Dorothy Krakauer was born on the Indian Nations Reservations at Columbia Falls, Montana. Her unique background instilled in her an extensive knowledge and great love of nature, which she has come to express through her artwork. Each rendition, whether in pencil, oils, pastels or watercolors is characterized by personal experience with her subject. Intimacy and movement are achieved by careful brush and pencil strokes, color choice and diverse reflection of light. Her technique enables her to portray the individual character of each subject.
Dorothy's world travels have allowed her to paint, sketch and photograph subjects on location in Asia, Europe, Canada, South America, Turkey and the United States. While living in Tokyo from 1966 to 1967, Dorothy studied oil painting with Shunjiro Nakamura, a Japanese Living National Treasure. And while living in Izmir, Turkey, Dorothy created an original oil painting of Saint Francis of Assisi in the sanctuary of the then 101-year-old Cathedral of Saint John the Evangelist. The painting was designated a National Art Treasure of Turkey.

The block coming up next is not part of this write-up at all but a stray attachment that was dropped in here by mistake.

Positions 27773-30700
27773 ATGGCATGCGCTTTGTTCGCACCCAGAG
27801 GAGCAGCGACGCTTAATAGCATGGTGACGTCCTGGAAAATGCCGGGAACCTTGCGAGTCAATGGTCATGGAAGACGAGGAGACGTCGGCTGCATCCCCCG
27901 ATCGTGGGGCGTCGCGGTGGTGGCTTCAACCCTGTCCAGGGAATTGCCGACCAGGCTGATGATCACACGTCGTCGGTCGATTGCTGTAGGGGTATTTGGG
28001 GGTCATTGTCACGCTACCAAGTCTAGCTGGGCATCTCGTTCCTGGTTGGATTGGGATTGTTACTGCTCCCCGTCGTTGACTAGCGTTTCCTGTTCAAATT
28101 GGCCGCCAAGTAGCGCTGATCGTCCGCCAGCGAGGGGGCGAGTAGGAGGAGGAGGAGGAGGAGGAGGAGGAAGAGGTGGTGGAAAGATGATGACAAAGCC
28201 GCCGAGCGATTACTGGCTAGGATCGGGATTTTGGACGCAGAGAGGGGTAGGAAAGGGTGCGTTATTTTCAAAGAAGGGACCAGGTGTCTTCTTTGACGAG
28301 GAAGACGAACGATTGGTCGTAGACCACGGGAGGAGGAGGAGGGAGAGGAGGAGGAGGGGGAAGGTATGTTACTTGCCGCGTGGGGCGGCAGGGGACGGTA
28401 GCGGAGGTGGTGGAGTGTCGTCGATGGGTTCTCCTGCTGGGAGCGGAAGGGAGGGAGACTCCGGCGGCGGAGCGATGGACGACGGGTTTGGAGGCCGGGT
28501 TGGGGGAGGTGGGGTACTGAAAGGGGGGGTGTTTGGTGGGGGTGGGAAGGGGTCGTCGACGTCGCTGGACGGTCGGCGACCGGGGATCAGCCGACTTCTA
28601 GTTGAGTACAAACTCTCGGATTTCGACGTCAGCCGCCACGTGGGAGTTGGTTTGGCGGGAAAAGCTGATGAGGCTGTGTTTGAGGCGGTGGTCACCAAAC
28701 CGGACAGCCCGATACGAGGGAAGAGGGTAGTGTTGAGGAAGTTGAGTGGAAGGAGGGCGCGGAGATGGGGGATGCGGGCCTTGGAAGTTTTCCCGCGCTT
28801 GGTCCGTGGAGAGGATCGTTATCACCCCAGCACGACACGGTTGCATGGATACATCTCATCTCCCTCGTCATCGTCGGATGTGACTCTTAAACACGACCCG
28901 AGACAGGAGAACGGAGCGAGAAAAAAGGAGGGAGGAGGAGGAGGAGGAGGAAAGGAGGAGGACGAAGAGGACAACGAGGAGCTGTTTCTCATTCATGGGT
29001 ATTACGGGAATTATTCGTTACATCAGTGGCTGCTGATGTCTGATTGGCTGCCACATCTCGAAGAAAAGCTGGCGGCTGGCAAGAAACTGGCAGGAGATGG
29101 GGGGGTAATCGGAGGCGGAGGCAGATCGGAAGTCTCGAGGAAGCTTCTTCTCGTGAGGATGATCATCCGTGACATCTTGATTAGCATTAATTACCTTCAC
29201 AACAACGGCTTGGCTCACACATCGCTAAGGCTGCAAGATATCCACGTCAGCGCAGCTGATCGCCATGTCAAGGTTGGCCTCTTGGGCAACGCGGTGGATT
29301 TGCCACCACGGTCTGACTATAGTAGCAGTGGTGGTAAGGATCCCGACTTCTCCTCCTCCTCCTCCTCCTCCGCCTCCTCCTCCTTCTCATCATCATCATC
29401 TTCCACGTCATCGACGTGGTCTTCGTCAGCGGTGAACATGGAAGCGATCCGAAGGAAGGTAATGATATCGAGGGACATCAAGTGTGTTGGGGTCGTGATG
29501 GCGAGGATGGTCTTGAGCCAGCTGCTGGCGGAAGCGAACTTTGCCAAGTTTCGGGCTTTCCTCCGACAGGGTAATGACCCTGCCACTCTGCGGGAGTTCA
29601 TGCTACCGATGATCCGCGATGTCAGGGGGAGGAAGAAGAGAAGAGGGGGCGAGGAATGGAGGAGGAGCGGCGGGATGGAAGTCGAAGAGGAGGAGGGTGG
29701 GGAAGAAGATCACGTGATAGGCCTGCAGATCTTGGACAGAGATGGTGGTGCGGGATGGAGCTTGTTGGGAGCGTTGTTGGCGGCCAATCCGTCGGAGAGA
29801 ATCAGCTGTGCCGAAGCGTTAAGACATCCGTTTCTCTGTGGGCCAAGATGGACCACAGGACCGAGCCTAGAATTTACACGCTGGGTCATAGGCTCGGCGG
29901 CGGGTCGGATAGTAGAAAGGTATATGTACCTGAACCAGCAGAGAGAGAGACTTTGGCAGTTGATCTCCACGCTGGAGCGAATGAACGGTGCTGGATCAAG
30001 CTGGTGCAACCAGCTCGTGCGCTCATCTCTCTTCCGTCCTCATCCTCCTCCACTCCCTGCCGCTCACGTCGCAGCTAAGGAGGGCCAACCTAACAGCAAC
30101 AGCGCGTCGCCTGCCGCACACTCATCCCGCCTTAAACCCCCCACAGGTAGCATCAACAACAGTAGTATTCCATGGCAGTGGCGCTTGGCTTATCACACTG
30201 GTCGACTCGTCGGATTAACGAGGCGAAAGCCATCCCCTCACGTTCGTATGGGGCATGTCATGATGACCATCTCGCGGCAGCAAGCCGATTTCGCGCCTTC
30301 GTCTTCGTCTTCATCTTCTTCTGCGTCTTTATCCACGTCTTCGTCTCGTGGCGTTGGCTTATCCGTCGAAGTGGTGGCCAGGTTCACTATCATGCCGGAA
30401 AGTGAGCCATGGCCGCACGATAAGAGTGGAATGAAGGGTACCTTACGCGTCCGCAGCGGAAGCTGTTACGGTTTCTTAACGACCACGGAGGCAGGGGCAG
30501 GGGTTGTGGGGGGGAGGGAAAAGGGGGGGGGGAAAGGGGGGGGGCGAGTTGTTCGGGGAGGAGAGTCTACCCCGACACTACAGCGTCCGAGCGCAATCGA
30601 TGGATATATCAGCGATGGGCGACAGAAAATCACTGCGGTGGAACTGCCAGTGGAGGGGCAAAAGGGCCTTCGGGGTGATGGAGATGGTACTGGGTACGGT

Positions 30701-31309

Robert Labor Jean Marie (signed LABOR) was born on 13 May 1937. He is a visual and multidisciplinary artist.
He received a degree in Design and Fine Arts from the Academy of Fine Arts, and a degree in Art Teaching from Claude Bernard Paris (now Universities ARTS). He is a working artist and been teaching art for over 30 years as Professor of Fine Arts.
“ PAINTING is actually my MAIN TOPIC.”
“Since 1970s, I have experimented with figure, abstraction, conceptual art ... with the same interest ... I am always looking for a line to paint. I am seeking the immaterial and the inner mystery, the “How” and the “Why” of the subject matter, the sensations and the forms...”
“I work with many subjects, many mediums, I switch back and forth... I am seeking to bring some sense of time into my work... My work contains much reflection, my feelings, my desires... I reinvent the styles, and shapes, and materials; I take the content and place it into a new perception of current reality.”